© Guardian photo by Heather Taweel
Lands Protection Act commissioner Horace Carver holds a copy of the report he released Nov. 28, 2013, which includes 29 recommendations for adjustments to the act.
Back in the 1970s, a group of Island Progressive Conservative supporters took it upon themselves to persuade Angus MacLean to run for the leadership of the P.E.I. party.
The late MacLean was Moses-like in his ability to part the political seas in favour of his Tories. He served in the House of Commons for 25 years, including a stint in the federal cabinet.
Beginning in 1966, provincial Tories could also relate to Moses, but not in MacLean’s positive way. Rather, like the biblical figure, they spent a long time in the wilderness.
One of the Tory strategists of the day in the mid-1970s was young lawyer Horace Carver and he, along with others, convinced MacLean to leave his comfy federal seat and seek the P.E.I. PC leadership. It turned out to be a good idea as he led Tories to the promised electoral land.
So it’s somewhat ironic that Carver’s name is now being mentioned as a candidate for the provincial PC leadership in much the same way as MacLean’s was — the fact the party needs someone to lead them out of the doldrums.
And these days the party is certainly back in the wilderness. It has suffered through several years of defeat, internal and public bickering over leadership and embarrassment in the public opinion polls.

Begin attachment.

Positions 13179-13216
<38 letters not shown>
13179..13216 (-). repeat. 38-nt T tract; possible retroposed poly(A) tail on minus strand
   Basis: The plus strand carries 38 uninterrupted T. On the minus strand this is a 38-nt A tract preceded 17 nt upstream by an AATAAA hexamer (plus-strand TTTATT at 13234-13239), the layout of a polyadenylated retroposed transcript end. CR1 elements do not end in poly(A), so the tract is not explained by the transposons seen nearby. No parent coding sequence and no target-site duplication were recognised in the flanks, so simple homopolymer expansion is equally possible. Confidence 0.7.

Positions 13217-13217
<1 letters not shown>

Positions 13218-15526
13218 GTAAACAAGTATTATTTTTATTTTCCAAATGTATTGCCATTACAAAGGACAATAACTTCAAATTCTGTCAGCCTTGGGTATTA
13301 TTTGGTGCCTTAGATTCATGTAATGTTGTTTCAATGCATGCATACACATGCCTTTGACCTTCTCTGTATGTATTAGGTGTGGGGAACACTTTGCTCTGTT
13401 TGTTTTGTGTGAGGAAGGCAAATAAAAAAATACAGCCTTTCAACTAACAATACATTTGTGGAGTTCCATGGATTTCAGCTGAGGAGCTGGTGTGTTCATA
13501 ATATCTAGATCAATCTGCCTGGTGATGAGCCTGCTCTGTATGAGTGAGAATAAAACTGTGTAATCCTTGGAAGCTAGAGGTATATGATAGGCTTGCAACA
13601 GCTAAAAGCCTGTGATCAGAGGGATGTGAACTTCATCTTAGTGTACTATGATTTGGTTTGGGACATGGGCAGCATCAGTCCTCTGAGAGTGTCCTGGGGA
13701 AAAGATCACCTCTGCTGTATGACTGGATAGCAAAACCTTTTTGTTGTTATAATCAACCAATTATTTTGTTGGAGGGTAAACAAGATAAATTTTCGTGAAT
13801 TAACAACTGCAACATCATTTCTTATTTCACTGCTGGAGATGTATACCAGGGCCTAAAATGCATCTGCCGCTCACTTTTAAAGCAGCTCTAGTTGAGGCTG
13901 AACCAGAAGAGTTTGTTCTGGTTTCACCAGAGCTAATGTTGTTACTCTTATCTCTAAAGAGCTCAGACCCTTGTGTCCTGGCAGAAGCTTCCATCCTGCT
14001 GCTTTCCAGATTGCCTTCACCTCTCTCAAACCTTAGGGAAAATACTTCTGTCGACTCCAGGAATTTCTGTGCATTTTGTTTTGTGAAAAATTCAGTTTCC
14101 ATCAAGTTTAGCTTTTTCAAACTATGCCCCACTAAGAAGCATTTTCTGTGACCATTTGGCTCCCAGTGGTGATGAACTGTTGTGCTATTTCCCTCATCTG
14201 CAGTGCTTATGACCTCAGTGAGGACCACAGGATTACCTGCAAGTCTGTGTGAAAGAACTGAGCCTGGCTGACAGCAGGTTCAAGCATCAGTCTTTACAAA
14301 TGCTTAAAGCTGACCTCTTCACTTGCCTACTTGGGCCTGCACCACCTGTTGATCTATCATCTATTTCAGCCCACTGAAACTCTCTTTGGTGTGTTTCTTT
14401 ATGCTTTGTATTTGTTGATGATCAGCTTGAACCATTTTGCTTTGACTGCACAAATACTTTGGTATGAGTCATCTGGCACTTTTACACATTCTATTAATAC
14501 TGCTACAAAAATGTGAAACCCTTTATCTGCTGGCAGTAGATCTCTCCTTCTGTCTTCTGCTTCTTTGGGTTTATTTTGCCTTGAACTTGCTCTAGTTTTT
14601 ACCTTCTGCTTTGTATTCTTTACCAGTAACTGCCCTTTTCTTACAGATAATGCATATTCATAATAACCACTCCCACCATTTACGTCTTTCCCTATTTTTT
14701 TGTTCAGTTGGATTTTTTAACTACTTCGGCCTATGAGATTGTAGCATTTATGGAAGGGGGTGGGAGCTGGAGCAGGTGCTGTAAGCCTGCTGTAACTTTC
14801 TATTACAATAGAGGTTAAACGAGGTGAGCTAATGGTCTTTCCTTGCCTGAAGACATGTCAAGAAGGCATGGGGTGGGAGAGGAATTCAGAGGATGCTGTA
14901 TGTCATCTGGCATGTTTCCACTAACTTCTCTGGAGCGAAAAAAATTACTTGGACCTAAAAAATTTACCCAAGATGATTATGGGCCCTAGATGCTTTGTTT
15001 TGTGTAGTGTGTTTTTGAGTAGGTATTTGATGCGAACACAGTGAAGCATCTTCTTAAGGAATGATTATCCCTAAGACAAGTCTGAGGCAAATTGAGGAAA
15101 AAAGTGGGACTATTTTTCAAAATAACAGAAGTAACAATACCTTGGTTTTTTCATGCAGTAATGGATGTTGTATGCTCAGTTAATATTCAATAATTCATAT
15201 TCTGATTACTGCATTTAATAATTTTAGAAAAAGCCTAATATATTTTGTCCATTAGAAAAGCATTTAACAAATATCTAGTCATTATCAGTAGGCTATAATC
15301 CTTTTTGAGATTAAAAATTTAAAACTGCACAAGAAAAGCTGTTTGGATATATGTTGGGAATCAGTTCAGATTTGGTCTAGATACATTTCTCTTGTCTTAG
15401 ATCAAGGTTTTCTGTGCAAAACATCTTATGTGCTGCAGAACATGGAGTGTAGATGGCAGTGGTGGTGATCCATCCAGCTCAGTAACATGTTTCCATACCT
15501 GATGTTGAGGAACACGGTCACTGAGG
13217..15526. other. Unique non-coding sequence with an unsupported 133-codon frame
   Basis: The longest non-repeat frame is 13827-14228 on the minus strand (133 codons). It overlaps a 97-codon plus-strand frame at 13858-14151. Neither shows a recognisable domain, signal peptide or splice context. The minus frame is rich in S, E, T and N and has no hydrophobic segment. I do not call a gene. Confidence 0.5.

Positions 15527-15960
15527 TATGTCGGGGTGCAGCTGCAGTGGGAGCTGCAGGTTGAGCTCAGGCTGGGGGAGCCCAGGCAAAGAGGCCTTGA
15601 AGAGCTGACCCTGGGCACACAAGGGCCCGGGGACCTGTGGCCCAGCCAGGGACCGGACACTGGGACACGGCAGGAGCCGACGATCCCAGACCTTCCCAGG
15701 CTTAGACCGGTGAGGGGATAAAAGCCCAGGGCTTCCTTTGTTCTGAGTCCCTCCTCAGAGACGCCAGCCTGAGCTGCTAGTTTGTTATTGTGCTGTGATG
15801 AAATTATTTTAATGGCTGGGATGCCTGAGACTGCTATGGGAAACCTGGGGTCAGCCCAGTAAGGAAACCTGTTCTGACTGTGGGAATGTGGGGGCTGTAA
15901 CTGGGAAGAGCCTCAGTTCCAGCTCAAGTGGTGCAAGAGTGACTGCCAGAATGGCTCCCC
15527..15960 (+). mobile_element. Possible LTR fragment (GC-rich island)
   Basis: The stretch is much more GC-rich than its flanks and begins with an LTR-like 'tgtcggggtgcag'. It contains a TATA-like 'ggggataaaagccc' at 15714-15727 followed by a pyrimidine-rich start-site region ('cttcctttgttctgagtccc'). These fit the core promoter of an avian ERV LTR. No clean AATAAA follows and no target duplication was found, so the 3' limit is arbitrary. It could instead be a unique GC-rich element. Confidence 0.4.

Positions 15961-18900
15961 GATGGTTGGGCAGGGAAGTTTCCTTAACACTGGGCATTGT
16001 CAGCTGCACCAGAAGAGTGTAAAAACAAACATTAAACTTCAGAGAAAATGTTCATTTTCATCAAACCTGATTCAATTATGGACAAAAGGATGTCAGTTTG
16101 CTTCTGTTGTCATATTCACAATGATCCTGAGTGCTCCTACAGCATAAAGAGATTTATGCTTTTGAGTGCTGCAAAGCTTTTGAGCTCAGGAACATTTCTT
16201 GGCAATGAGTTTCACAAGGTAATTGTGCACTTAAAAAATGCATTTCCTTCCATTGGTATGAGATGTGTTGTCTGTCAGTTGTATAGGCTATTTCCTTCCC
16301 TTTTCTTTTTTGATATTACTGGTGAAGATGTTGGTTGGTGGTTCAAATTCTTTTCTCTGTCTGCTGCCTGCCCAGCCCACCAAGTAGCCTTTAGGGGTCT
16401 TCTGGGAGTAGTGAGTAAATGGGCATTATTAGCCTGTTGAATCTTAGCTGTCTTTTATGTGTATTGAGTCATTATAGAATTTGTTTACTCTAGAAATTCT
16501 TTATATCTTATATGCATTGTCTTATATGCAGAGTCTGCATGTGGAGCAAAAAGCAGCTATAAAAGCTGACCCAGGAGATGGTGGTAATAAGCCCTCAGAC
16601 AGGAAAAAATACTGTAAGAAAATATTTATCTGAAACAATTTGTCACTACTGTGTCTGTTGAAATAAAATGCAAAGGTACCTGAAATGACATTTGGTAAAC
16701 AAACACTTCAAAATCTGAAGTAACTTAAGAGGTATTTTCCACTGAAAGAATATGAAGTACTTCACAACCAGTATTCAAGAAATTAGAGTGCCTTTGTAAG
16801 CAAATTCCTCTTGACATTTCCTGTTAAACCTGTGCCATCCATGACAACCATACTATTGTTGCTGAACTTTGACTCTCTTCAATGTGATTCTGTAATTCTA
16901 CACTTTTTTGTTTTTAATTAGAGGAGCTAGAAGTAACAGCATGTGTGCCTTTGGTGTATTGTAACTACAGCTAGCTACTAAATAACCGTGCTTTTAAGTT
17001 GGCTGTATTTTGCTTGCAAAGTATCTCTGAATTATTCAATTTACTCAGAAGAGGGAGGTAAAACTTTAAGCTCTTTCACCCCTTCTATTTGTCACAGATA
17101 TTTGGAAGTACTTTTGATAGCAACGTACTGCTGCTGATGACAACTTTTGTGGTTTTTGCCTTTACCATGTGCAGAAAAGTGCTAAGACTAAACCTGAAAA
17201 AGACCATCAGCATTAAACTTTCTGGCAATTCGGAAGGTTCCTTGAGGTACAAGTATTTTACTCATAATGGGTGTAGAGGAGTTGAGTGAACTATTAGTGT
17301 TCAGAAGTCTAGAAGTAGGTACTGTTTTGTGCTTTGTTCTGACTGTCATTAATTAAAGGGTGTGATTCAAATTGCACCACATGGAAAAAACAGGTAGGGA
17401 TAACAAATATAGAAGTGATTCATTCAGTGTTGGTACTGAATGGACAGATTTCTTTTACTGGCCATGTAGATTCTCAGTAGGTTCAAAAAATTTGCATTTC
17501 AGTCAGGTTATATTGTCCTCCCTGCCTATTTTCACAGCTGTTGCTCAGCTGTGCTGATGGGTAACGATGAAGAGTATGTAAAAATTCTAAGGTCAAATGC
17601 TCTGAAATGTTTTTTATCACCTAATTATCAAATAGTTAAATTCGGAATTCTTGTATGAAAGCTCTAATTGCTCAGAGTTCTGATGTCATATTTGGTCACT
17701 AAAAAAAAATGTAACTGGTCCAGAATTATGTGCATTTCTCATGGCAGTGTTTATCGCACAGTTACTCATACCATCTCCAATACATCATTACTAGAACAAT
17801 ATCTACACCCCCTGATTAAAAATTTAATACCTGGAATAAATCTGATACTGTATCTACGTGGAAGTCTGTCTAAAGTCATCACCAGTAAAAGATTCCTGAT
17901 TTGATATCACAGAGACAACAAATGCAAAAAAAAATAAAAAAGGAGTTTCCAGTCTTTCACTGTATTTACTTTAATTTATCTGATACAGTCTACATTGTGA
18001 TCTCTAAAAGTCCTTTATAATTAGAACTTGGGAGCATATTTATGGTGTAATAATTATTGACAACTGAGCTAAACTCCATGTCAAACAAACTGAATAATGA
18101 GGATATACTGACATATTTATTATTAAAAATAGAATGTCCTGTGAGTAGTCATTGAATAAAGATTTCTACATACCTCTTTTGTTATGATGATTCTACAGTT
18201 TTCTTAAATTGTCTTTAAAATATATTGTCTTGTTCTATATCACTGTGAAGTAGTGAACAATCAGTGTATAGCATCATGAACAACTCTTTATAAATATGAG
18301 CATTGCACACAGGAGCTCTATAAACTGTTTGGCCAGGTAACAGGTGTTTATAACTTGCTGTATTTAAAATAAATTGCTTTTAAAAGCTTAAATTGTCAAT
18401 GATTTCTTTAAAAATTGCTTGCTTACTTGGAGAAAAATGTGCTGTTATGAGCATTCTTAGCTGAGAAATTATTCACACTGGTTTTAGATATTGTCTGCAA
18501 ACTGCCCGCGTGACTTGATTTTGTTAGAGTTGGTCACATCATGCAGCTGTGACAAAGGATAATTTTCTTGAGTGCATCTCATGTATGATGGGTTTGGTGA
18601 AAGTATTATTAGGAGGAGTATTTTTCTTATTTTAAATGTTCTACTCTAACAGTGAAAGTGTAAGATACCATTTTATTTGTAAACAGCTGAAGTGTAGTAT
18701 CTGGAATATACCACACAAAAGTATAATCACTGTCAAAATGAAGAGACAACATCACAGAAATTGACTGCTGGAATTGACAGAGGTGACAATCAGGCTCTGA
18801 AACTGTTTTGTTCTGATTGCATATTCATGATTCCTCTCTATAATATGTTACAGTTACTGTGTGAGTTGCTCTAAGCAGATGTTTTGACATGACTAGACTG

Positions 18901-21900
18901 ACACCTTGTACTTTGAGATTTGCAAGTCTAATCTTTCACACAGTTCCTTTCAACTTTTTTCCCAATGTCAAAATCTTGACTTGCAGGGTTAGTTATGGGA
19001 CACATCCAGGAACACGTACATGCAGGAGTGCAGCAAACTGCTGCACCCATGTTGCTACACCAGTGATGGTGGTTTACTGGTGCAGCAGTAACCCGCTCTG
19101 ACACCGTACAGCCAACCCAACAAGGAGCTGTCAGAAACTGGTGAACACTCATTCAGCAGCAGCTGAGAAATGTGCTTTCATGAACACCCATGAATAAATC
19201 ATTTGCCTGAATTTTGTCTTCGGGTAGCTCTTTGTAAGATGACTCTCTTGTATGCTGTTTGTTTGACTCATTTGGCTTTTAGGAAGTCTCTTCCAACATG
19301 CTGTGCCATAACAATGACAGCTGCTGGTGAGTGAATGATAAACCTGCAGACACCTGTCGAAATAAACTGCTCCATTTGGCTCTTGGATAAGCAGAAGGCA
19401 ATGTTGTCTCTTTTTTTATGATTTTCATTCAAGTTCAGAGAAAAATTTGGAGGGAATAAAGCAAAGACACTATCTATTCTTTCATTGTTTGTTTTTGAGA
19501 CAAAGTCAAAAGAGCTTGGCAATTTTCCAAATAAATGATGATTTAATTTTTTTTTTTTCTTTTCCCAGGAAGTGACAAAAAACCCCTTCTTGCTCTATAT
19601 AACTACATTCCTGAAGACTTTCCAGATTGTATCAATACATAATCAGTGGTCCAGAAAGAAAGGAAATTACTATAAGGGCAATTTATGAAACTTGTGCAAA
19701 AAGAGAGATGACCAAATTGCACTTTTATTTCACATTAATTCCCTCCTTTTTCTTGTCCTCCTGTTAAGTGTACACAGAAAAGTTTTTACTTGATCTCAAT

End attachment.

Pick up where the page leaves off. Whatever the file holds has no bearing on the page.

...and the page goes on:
Carver has not been officially approached by the PC party but I am told he is interested. A number of individuals, both inside and outside the party, have talked to him. In fact, several Liberal sympathizers have suggested he consider a run.
He certainly would not be a shoo-in to win the leadership. He doesn’t have Justin Trudeau’s hair, Robert Ghiz’s youth or Pat Binns’ trim figure. And, given the fact his days in politics were in the late 1970s and early 1980s, he may be yesterday’s man.
But Carver’s entry in the race would give the to-date leaderless leadership race a boost in credibility, where it is sorely lacking today. There’s a sense now that heading the PC party is like being named captain of the Titanic. Or, as Groucho Marx once said, “I don’t want to belong to any club that will accept people like me as a member.”
Carver is well respected, knowledgeable and passionate about issues of importance to P.E.I. He recently headed up a comprehensive study of the Lands Protection Act. The fact Premier Robert Ghiz named Carver to head the study points to the regard he holds Carver.
In addition to Carver, other capable names are being bandied about as PC leaders, individuals such as Jamie Fox, Rob Lantz, Gail Shea, Tim Ogilvie, Darren Peters, Clifford Lee, Fred O’Brien and Jason Lee.
The next provincial election could be as far away as April of 2016, or as early as the fall of 2015, depending on the date of the federal election. Island Tories are expected to hold a leadership convention this fall but it could be pushed back to the spring of 2015.
Don’t shoot the messenger, I’m not chairing Horace Carver’s run for the leadership. But the fact someone like him may seek the office changes the whole game. And for the 100,000-plus political junkies on P.E.I., it makes things a lot more interesting.
Gary MacDougall is managing editor of The Guardian. He can be reached by telephone at (902) 629-6039; by email at firstname.lastname@example.org; or on Twitter.com/GaryGuardian.